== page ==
Artists in Banksy’s home city want to cooperate with council to establish network of walls on which they can legally create public art
There has long been tension between the street artists of Bristol, the home of Bansky, and the authorities. Now a crackdown on litter, waste and graffiti by Bristol’s mayor has prompted some street artists to agree to work openly with the city council to create a network of legal walls where they can create their pieces without fear of prosecution.
Street artists have so far given the council a list of 56 walls across the city that they believe they ought to be allowed to paint on. A delegation of artists is meeting the council on Monday. One of them, Benoit Bennett– aka object…, said he hoped that a network of legal walls would mean an end to the cat-and-mouse game artists often play with the police, and increase the quality of the work.
He said: “Street art is one of the things that drew me to Bristol. Spotting new work is one of my favorite experiences moving through the city, and my very favorito thing to do here is make public artwork on the streets.”
Bennett was a strong critic of Labour mayor Marvin Rees’s hardline Clean Streets campaign, which he said could make Bristol as clean as cities such as Zurich, Tokyo and Singapore. He approached the council, which has said it wants to work with the street artists. “It will create a stronger sense of joint ownership and responsibility, whilst encouraging the continued development and vivacity of the graffiti and street-art scene,” he said. “You will be able to spend more time on your work. People can actually make pieces that are worth keeping.”
Bennett has appealed for all street artists to contribute by saying where they have painted with actual, presumed or historical permission. The idea is that the city council will help establish ownership of the spots and approach owners to verify what is allowed and where.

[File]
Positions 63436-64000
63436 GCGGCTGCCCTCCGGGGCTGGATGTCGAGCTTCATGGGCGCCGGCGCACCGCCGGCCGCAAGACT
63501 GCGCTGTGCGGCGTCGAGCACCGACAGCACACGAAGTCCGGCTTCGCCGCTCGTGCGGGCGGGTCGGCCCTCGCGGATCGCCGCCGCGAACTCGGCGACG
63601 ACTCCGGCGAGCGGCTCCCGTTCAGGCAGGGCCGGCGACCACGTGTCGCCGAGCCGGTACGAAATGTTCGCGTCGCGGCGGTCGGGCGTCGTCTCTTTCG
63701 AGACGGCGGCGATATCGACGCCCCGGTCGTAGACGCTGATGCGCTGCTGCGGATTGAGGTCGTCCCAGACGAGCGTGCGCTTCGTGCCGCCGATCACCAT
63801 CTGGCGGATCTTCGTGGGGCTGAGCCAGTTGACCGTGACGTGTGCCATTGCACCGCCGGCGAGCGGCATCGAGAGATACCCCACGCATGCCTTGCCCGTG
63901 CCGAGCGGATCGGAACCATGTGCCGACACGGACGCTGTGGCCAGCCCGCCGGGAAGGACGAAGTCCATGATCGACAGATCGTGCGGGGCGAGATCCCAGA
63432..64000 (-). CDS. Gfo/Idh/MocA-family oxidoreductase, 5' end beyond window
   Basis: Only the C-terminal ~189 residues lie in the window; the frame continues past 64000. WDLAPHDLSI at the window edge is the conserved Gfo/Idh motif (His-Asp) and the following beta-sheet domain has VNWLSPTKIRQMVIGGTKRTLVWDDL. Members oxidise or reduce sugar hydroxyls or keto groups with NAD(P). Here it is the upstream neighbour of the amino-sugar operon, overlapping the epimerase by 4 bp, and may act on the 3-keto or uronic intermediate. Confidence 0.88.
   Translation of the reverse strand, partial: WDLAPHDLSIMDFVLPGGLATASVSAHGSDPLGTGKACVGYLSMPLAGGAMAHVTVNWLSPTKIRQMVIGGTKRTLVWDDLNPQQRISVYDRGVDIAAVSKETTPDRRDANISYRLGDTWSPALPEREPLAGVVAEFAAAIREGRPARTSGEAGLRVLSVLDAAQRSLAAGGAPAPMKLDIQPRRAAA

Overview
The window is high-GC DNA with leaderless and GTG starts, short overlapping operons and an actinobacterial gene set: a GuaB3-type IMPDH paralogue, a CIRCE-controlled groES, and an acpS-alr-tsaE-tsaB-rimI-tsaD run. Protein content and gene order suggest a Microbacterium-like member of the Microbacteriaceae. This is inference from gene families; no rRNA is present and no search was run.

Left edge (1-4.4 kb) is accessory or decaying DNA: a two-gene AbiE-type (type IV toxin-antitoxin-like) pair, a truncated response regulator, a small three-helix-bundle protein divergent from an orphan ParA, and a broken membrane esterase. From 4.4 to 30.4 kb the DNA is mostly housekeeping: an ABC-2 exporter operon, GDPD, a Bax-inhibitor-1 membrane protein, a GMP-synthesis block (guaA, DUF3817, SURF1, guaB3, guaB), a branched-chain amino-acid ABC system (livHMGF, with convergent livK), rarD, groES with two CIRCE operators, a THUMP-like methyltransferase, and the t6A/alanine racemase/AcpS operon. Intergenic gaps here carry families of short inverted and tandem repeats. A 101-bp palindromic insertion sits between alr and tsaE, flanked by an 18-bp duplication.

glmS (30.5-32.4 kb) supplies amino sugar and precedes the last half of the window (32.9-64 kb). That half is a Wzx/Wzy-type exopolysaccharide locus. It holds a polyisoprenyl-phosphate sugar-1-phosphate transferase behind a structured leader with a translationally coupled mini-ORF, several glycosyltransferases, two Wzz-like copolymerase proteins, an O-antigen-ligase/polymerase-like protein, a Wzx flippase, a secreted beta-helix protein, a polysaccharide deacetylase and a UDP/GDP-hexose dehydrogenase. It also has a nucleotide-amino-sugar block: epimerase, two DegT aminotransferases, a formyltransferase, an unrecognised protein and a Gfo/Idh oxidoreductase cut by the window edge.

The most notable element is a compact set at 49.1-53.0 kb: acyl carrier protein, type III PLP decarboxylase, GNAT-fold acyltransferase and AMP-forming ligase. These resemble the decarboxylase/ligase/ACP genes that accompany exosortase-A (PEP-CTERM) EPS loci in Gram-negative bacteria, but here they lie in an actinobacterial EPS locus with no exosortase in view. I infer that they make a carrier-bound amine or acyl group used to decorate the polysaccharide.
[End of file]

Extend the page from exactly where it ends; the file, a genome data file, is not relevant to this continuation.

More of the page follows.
Another street artist, Decay, agreed that knowing which spots were legal and which were not would mean artists could make informed decisions. “Either go and paint illegally, in which case you know it’s illegal and understand the risks, or paint on legal walls,” he said. “Graffiti art is a huge part of the city’s culture. People come to Bristol for the art.”
Chris Chalkley, of the People’s Republic of Stokes Croft, a community group that provides legal spaces for some spectacular murals, was supportive of the project. He said: “It seems to me that in a city where there is a massive painting culture, there needs to be those spaces.”
But there are those who are uneasy. On a Facebook posting, one street artist said he worried that the project could harm the free expression that had put Bristol on the map. He said: “I’m against this because it will inevitably end up in zero tolerance of free expression, something that has made Bristol famous and great.”
Bristol’s Clean Streets project manager, Kurt James, insisted that he and the mayor wanted to work alongside the artists, not against them. “If we start from a position that says street art is important to this city, there’s no reason why it can’t be accommodated.
“It’s about working with artists to help us to solve some of these problems that we’ve got. When you talk to artists, they want to help. They want the city to be pretty. They want interesting images to be displayed on walls, which can enhance the lives of people.”
Mayor Rees said street art was a hugely important part of the city. “We’ve got to protect that. But we know that some of the stuff is not art – it’s vandalism.” He said there would be an ongoing conversation with the artists about how they could have the room to express themselves – while helping to clamp down on what he sees as vandalism.
What does he think Banksy would make of legal walls? “I don’t know. I don’t know him,” he said.
this article was extracted from: www.theguardian.com